6. Practical Applications and Case Studies:

Since 2012, several high-profile insolvency cases in France have tested the application of the Petroplus Law. These cases have provided valuable insights into the practical implementation of protective measures and have highlighted areas where further refinements are necessary. Case studies have shown that while the law has been effective in certain situations, its application remains complex and context-specific.

7. Global and European Influences:

Global financial crises and European Union directives on insolvency have also influenced the evolution of the Petroplus Law. France has aligned its insolvency framework with broader European standards, ensuring consistency and coherence in cross-border insolvency practices.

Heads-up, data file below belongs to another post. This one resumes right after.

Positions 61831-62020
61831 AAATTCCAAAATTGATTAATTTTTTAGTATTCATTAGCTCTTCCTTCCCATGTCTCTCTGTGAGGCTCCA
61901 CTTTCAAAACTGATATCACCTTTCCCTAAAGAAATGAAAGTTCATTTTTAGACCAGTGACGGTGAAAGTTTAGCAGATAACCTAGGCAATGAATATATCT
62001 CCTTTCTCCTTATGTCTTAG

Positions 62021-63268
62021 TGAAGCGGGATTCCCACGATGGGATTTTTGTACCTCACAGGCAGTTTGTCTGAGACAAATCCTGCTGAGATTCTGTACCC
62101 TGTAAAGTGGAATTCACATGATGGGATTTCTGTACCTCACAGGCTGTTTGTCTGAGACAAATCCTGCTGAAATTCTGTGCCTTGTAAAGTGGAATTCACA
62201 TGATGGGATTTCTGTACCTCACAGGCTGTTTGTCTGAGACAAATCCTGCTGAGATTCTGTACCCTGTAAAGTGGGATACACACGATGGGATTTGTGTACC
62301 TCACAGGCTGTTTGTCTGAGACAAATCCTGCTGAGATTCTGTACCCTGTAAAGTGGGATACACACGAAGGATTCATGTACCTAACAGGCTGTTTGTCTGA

8. Continued Critiques and Adjustments:

Despite improvements, the Petroplus Law continues to face criticism for its potential to disrupt third-party rights and create uncertainties in the business environment. Ongoing adjustments aim to strike a balance between protecting creditors’ interests and maintaining a fair and predictable legal framework for all stakeholders involved.

In conclusion, the developments from 2012 to 2024 reflect a dynamic and responsive approach to insolvency law in France. The Petroplus Law, while initially controversial, has undergone significant refinements and adjustments, guided by judicial interpretations, legislative amendments, and practical experiences from insolvency proceedings. These changes aim to enhance the effectiveness of protective measures while safeguarding the rights of all parties involved.